European countries are taking drastic measures to prevent the risk of radicalisation among prisoners, although there is little empirical evidence that such a risk actually exists. Rather, correctional policies should focus on rehabilitation and reintegration of extremist offenders, according to a study of the Tinka Veldhuis. On 26 March she will defend her dissertation at the University of Groningen.
The risk of prisoner radicalisation receives widespread public and political attention in Europe. Several perpetrators of violent extremist attacks, including one of the Kouachi brothers responsible for the violent assault on satirical magazine Charlie Hebdo in Paris, appear to have radicalised in prison. In response, several countries are considering drastic measures to prevent extremist offenders from radicalising and recruiting fellow inmates, for instance by segregating extremists in separate high-security prisons.
However, research in the Netherlands shows that such policies may produce undesired outcomes and may even prove counterproductive in the longer run. “Housing extremist prisoners together in restrictive security regimes may fuel frustration and anger among the inmates and their communities. It can also lead to stigmatisation and contribute to post-release reintegration problems and radicalisation”, says Tinka Veldhuis, author of the study. “It seems that public fears of prisoner radicalisation give rise to policy responses which focus only on short term outcomes but ignore potential undesired side-effects.”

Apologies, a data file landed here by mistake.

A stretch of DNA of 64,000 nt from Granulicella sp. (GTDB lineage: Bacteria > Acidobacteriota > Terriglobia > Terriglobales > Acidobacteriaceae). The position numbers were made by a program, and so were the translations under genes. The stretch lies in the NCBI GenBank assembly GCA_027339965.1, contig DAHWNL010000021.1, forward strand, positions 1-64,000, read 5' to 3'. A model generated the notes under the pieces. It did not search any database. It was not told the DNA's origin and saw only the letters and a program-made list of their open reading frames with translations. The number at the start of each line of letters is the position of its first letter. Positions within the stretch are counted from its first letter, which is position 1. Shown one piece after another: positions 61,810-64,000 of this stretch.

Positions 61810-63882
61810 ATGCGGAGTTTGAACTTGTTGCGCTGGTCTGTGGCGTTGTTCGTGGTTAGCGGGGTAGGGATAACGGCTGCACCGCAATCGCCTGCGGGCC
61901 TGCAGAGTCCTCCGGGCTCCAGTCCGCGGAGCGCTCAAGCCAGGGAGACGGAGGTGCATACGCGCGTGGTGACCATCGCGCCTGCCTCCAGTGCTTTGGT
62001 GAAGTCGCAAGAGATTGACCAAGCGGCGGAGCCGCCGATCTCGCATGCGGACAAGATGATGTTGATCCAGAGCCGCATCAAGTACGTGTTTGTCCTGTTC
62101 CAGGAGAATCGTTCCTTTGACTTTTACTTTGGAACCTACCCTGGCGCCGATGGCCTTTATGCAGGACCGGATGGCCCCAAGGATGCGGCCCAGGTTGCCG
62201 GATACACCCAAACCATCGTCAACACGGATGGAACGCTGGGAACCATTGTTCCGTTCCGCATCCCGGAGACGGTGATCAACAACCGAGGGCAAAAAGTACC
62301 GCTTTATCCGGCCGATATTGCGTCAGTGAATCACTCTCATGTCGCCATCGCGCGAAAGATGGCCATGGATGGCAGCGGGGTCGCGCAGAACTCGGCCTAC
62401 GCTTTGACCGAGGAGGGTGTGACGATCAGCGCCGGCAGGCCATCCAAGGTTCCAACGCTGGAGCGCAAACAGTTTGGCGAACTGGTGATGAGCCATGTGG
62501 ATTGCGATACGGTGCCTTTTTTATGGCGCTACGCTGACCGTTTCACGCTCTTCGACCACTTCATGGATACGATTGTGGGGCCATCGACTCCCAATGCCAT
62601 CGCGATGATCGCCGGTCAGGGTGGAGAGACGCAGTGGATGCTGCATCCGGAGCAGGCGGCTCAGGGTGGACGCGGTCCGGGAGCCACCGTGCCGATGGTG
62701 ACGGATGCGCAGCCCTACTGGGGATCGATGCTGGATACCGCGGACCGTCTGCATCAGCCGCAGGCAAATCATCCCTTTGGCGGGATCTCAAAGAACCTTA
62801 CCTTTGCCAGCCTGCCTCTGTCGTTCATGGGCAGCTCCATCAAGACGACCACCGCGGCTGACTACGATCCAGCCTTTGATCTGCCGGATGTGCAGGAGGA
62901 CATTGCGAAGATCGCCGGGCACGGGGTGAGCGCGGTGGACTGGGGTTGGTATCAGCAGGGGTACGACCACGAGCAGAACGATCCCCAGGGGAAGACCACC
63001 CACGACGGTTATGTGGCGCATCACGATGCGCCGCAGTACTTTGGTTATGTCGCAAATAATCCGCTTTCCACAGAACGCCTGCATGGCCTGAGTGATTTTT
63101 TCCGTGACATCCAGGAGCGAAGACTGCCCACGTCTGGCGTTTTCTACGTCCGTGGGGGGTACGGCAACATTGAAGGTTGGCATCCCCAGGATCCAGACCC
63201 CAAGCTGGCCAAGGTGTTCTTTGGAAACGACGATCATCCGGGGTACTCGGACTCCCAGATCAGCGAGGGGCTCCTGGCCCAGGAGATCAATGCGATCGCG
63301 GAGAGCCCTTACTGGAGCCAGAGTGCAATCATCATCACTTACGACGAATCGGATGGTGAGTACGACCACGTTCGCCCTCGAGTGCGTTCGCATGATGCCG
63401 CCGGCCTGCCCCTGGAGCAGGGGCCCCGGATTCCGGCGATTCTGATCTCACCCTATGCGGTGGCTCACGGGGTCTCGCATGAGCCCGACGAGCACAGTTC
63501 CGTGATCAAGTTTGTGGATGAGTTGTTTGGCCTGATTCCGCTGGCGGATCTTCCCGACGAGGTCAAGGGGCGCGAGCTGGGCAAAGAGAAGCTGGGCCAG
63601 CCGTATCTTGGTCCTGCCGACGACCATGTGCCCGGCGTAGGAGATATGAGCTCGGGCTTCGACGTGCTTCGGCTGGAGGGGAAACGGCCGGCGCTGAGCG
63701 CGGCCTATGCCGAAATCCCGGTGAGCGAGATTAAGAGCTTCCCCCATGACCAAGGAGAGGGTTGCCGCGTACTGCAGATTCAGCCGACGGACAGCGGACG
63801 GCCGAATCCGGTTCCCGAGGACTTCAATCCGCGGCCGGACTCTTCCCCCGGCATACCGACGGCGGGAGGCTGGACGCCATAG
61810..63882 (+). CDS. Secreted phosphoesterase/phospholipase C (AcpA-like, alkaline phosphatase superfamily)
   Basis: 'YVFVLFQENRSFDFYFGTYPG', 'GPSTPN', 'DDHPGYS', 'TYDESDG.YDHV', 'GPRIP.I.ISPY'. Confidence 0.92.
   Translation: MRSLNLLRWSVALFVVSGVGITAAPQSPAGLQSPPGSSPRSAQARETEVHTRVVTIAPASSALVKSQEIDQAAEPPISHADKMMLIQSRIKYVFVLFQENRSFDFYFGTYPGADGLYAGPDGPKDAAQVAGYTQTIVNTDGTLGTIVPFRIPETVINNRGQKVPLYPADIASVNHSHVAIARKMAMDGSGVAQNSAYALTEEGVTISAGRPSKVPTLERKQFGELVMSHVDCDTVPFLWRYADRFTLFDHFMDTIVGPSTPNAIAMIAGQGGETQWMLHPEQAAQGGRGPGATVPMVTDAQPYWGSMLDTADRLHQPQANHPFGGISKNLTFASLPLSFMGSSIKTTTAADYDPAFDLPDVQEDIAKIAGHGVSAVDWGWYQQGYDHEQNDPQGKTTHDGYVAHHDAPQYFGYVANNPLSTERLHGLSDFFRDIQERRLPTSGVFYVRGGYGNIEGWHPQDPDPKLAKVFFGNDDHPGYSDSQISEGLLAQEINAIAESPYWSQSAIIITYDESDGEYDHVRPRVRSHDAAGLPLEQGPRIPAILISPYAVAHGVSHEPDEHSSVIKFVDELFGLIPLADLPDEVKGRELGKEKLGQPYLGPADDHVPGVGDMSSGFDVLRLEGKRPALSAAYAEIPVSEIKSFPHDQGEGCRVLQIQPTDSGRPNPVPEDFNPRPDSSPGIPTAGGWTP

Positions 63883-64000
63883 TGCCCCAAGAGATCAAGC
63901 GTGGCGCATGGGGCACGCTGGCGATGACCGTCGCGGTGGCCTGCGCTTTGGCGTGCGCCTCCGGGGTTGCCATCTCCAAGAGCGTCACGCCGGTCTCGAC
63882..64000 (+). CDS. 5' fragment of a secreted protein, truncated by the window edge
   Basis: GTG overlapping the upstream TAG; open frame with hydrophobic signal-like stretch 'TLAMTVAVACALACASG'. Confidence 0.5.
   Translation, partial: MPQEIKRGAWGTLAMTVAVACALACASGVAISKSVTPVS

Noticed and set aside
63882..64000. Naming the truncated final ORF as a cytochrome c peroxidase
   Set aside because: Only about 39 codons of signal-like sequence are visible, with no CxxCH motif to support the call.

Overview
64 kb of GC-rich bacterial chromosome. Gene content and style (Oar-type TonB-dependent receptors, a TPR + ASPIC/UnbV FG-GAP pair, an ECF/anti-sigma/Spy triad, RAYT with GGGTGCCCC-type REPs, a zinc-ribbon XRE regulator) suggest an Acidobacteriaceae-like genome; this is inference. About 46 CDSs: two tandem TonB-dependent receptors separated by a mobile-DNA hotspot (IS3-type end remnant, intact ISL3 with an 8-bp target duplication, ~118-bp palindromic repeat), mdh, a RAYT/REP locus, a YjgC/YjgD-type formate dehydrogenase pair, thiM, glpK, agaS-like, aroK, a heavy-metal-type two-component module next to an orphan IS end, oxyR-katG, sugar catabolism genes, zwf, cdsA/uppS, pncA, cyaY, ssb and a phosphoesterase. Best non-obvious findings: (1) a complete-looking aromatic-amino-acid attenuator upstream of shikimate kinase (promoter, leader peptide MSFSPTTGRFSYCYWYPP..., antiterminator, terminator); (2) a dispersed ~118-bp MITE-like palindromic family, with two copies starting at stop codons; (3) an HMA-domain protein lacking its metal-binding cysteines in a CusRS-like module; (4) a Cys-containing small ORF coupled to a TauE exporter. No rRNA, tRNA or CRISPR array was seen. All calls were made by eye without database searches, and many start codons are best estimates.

In fact, the risk of prisoner radicalisation may be lower than is often assumed. “Terrorism offenders appear to dangle at the bottom of the inmate hierarchy, at least in the Netherlands”, according to Veldhuis. “Our findings suggest that extremists cannot easily gain an influential position in prison. Of course there may be certain charismatic figures who can have a radicalising influence on other prisoners, but this is certainly not true for all extremists. Categorically segregating all extremist offenders from the mainstream inmate population does not seem a necessary response. Some may even adopt more moderate views if they are exposed to non-extremist prisoners.”
Rather, terrorism detention policy should focus on reintegrating extremists back into society, suggests Veldhuis. “If the risk of radicalisation among other inmates is indeed smaller than is often assumed, then placing extremists in harsh regimes that only radicalise them further is not helpful. Most of these inmates will eventually be released into society. From a security perspective, it is important to invest in rehabilitation, so that they can reintegrate into society and steer away from extremist views.”
Read the dissertation.
Tinka M. Veldhuis is an assistant professor of Criminology at the University of Leiden, and a research fellow at the Netherlands Institute of International Relations ‘Clingendael’ and the International Centre for Counter-Terrorism (ICCT) – The Hague. She completed her PhD, entitled ‘Captivated by Fear. An Evaluation of Terrorism Detention Policy’ at the Department of Sociology of the University of Groningen.
Riekje Stokes (56) studied psychology and specialized herself in psychological interviewing. Now she has her own company, Stokes Interrogation Strategy, and she trains, coaches and advises professionals engaged in truth-finding communication.
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